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Comment Hold on, let me stop you right there (Score 1) 479 479

"We are entering an age when kids have grown up with technology, and don't make half the dumb mistakes their elders did."

We really aren't, though.

I work support for an MSP, and plenty of our clients have plenty of people my age (mid-30s) and younger who do just as many dumb things as their middle-aged supervisors. They're just as bad at explaining what their problem is, just as bad at following directions, and just as bad at not doing the thing again. They're definitely not any better at not falling for obvious scams, and get really pissy when they realize that. They're definitely no more skilled at putting the square connector in the square hole, and the green plug in the green socket. They certainly aren't willing to try and figure something out on their own, or take the initiative to 'try turning it off and then on again' before calling in, just in the off chance that fixes it.

Sadly, the notion that in 30 years when all the so-called 'dumb old people' die off we're going to be a world of enlightened computer geniuses is a fantasy, if my experience in support is any indication. I don't think even those users' younger siblings, who grew up on 'apps' and smartphones and tablets rather than proper computers, are going to be any better as a group when they hit the workforce.

Comment Oh yeah, this'll get picked up (Score 2) 172 172

'Reducing waste', from the point of view is actually 'reducing sales'. Product that is 'wasted' is merely product bought and never used. Reducing this 'waste' will reduce their sales volume.

I'm sure they're all eager to jump on something that will reduce sales, no matter how much consumers would like it.

Comment Re:In defense of Patent Trolls (Score 3, Insightful) 75 75

Their patents aren't 'patent for intermittent windshield wipers' complete with schematics. Their patents are for 'device, method, or process to remove liquids from a surface which may or may not need to be glass in a manner TBD'.

Comment Re:Power outages... and semantics (Score 1) 60 60

I'm thinking about it like 'cockroaches surviving a nuclear blast'. Sure the power for the area is out in general, but maybe your thing on a battery is talking to a neighbor's fridge on a generator, is talking to...and enough things happen to have power and happen to be able to communicate that a useful network is formed.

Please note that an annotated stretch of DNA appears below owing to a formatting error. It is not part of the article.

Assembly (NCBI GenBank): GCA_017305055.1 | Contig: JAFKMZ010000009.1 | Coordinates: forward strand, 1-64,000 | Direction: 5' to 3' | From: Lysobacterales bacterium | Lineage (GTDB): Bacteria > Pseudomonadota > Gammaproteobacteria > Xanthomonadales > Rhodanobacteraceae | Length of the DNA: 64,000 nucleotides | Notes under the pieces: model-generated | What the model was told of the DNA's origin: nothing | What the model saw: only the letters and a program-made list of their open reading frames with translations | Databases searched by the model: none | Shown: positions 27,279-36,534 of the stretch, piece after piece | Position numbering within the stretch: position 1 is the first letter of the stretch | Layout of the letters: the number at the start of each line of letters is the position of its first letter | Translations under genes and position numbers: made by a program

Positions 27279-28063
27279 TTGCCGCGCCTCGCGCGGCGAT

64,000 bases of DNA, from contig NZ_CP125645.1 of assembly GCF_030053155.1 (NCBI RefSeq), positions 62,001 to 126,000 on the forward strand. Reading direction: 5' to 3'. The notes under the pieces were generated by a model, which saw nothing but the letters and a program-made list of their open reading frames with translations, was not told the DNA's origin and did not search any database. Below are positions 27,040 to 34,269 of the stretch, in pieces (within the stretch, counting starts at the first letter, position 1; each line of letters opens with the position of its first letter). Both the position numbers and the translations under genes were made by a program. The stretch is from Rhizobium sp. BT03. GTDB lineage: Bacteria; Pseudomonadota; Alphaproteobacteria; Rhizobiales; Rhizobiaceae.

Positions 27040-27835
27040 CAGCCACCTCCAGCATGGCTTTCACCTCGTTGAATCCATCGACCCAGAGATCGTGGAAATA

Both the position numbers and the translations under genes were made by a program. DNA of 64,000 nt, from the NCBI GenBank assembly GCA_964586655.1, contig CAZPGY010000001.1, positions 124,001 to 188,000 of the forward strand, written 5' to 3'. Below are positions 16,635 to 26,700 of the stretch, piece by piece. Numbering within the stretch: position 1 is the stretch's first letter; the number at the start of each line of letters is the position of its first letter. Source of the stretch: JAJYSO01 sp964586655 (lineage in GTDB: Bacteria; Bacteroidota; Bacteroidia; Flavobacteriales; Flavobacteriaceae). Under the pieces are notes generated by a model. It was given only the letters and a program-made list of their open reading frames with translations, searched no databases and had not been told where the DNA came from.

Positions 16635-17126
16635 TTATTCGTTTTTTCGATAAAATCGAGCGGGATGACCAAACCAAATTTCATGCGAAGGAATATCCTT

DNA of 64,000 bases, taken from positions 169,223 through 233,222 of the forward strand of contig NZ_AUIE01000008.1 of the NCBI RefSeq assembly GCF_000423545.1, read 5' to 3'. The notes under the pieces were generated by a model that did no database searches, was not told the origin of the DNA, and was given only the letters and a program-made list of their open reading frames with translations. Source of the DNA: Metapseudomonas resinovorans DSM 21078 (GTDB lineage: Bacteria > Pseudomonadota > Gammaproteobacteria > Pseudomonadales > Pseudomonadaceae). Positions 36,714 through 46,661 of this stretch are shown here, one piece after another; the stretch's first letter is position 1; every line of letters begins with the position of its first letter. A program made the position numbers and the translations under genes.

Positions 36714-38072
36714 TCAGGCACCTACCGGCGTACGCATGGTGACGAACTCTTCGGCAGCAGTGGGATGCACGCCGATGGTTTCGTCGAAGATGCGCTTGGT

Comment Re:market at work (Score 2) 325 325

Man, what's it like to be dead inside? To exist in a world with no art, no music, no literature.

Humanities grads are useful to people who have lives that extend beyond, and desire enrichment beyond....shot in the dark here...their full-stack or at least web developer job that following a stint in tech support? You mentioned tech support, and I work tech support, and use it all the time as an analogy to illustrate things I don't like, either. Plus, the usual trope is 'flipping burgers at McDonalds' for disparaging humanities grads, so that's where I"m getting the tech support stint from.

I think it's a thing we do, tech-support people. Don't think I didn't note and appreciate the jab at theology, either. "Shots fired" and that.

No, I don't have a humanities degree that landed me here.

Comment Re:OH NO, THE NAKED HAND (Score 1) 64 64

The NY law is bare-handed contact with ready to eat food, if that makes it more or less ridiculous. Anything that's getting cooked is ok to touch. I think the point is it minimizes the risk of people NOT washing their hands regularly. You're right though, letting people call in would help a great deal.

Food safety rules are nuts. I had to do ServSafe certification, and if you did everything you were supposed to be doing all the time, you'd never actually make any food, because you'd be too busy measuring and recording to get anything done, assuming you're not duly paralyzed by fear about ciguatera or getting botulism from improperly held baked potatoes like they want you to be.

Comment Re:I wonder if "Big Wind" would work on wildfires (Score 1) 80 80

I feel like that worked because the source of the fire is more or less a point (the wellhead) so you could point it at the fire *right there* and put it out. A wildfire spread over acres? No one real spot to point at, and when you move to blow out another spot, the fire has spread back to the spot you just extinguished. Why I'm skeptical of this explosives thing, unless they're talking about something that covers a very large area like a fuel air explosive somebody mentioned further up.

Gosh that takes me back... or is it forward? That's the trouble with time travel, you never can tell." -- Doctor Who, "Androids of Tara"